At least some bits and pieces of the original Longhorn vision?Is Microsoft going back in time with Windows 7, before Windows Vista, and resurrecting bits and pieces of Longhorn? Could the crumbs of the original Longhorn project that were discarded on the way to Vista make the mother of all comebacks in Windows 7? Well, there are no official details from Microsoft pointing to the validity of this scenario, but the company did manage to leak just enough for such a perspective to be valid. In January 2008, while working to wrap up the RTM builds of Vista SP1, Windows Server 2008 SP1 and XP SP3, Microsoft dropped Milestone 1 of Windows 7 in the laps of a selected group of partners.
The leaked Windows 7 M1 Ultimate Edition Build 6.1.6519.1 offers only a superficial evolution in comparison to Windows Vista. And is in fact not even a standalone platform, having to be installed on top of Vista. But at the same time, it does offer a sneak peek into the elements Microsoft plans to integrate in the successor of Windows Vista. One such clue is the HomeGroup. Designed to offer centralization of photos, music, videos and printers across the computers in the same household network, the HomeGroup is strangely reminiscent of the Longhorn Castle.
"The 'castle' feature allows users to have the networking functionality of the domain, including roaming the user's profile, machine trust and having a consistent user identity throughout the network. The main difference with Castle is that users do not have to setup a dedicated machine, such as a domain controller, to maintain the trust and identity relationship. It also makes it easy to share and access files on those computers. Each computer on the same subnet can discover and join an existing castle. Or, the user can create a Castle," Microsoft revealed.
"To join an existing castle, you must know the login credentials of an administrator account already part of the castle. Only non-blank passwords can grant access. This helps ensure only authorized computers join the castle (use of strong passwords for administrator accounts is highly recommended). When a computer joins a castle, the accounts on that computer will be added to the list of accounts accessible from any computer in the castle. User specific data (e.g. their password, access rights, and preferences) will be replicated on each computer in the castle and kept in sync. In addition, the newly joined computer will inherit and respect all policies from the Castle," Microsoft added.
But there are additional features that have been scrapped from Longhorn prior to the project taking on the Vista label and ending up what it is today. Perhaps one of the most prominent features that were axed from Longhorn is the Windows File System (WinFS). Designed to be the storage subsystem in Longhorn delivering capabilities, such as searching, organizing and sharing data, WinFS was cut with the explanation that the best of what it had to offer was already implemented into Vista's Windows Explorer.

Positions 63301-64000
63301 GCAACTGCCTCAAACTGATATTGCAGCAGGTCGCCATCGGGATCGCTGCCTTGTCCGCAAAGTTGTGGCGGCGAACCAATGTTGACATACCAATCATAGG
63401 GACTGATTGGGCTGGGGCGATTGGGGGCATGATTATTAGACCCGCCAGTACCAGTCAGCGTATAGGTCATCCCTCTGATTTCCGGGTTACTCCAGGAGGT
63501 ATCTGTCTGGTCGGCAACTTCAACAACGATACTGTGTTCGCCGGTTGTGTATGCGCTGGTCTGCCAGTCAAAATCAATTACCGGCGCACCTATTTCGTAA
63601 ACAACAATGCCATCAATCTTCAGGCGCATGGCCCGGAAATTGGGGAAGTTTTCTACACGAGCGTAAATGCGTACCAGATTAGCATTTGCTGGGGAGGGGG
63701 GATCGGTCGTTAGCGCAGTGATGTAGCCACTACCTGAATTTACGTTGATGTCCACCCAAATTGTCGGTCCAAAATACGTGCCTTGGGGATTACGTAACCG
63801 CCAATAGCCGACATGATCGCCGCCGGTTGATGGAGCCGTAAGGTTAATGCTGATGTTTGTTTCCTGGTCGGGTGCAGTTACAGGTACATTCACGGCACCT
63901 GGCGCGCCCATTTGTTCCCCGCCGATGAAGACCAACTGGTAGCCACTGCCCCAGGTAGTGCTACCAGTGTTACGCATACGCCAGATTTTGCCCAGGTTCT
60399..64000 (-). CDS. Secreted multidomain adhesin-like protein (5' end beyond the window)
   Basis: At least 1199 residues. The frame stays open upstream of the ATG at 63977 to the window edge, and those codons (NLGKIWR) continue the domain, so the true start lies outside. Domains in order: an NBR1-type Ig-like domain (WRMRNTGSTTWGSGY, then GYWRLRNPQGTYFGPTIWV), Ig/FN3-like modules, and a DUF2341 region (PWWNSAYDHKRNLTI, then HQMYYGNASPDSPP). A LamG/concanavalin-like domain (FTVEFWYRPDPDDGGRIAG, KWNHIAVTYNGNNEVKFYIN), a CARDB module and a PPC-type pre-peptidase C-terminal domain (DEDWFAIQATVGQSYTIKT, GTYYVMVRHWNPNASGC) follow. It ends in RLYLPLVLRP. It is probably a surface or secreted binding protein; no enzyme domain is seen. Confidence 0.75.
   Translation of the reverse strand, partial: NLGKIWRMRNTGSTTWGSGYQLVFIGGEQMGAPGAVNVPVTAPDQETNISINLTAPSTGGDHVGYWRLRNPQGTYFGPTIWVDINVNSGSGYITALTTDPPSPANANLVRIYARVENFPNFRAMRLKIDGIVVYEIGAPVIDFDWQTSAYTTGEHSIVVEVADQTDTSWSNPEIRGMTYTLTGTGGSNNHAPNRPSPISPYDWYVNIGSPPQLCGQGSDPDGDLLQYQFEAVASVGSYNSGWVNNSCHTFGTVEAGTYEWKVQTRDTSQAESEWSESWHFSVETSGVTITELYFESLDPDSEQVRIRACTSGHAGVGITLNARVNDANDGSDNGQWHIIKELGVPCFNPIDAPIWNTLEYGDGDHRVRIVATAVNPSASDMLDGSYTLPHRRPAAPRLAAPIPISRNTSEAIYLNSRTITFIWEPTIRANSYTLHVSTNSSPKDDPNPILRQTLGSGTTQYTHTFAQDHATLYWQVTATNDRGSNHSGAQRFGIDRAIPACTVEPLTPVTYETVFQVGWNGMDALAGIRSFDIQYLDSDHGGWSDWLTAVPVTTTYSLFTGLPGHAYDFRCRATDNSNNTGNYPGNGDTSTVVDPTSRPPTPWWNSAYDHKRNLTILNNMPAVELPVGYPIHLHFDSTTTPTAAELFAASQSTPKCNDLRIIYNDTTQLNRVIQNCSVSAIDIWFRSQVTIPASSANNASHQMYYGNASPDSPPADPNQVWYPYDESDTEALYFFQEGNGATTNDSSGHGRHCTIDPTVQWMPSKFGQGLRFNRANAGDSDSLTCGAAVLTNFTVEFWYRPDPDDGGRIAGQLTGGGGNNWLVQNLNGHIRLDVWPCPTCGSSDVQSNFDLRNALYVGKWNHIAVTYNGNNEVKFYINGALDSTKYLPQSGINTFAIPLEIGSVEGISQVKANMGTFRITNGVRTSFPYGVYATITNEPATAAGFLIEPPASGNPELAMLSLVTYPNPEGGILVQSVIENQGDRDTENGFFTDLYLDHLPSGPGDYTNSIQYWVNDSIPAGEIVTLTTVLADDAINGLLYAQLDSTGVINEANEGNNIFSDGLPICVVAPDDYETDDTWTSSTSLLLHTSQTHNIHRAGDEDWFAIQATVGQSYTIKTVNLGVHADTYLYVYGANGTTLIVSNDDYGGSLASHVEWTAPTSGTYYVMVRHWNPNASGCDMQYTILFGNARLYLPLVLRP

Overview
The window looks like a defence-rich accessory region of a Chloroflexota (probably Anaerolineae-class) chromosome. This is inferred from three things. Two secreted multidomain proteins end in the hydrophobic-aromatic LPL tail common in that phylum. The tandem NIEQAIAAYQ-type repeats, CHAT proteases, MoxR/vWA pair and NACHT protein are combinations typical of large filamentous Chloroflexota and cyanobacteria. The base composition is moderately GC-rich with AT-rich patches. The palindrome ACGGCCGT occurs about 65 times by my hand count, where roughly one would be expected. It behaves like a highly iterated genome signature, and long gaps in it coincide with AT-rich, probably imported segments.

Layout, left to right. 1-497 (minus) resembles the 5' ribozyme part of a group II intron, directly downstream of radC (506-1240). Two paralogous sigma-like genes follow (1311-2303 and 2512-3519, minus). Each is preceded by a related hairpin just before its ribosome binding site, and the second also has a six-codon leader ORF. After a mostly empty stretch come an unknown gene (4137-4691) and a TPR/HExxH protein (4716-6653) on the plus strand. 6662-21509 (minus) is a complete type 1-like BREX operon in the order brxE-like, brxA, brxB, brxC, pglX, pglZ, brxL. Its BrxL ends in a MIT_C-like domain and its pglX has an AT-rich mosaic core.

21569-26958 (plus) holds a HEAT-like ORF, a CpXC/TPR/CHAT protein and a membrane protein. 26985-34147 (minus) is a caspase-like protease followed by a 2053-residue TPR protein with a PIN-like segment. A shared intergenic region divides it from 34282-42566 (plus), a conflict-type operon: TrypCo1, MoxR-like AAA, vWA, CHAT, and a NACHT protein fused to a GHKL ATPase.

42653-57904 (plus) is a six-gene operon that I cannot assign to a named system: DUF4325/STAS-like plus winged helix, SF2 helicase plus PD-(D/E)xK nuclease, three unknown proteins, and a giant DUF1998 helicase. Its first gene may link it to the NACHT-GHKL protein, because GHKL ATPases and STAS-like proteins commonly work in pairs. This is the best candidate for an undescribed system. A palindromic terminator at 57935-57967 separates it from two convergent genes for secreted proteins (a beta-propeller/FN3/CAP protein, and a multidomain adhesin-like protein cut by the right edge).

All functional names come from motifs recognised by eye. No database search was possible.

"Files stored in WinFS contain metadata properties. When you take an existing Windows file and move it to WinFS, a new WinFS 'Item' (basic unit of storage for any type of document) will be created. WinFS will populate this Item with metadata extracted from the file. The properties stored in these Items can be targeted when you perform detailed queries. Access control will be provided for WinFS Items, so that only users with the proper permissions will be able to query on the WinFS Items. (Please note the Important Information below.) WinFS also allows you to establish 'Relationships' that are used to correlate Items with each other (such as an employee relationship between a person and a company). Use of Relationships during queries will also be subject to access control for different users," Microsoft described the WinFS feature.
And together with WinFS there could be yet another feature of Longhorn that could make it into Windows 7. Namely Location Awareness. Now, you have to keep in mind that Microsoft has not confirmed any of the features that will be delivered in Windows 7. But at the same time, the introduction of the HomeGroup and its close resemblance to Castle do open up the possibility that Windows 7 could very well bring WinFS to the table, as well as Location Awareness.
"The Location Awareness feature collects computer location data such as address, position, building/floor/room, and stores it locally in the WinFS store. It also collects data that helps to determine the location information of your computer, but is not directly useful as location information itself, such as: MAC addresses of access points near your computer and the IP address of the subnet and default gateway to which you are connected. It collects data from you, from the active directory, from wireless zeroconfig, and from IPhelper. The feature is turned off by default," Microsoft stated.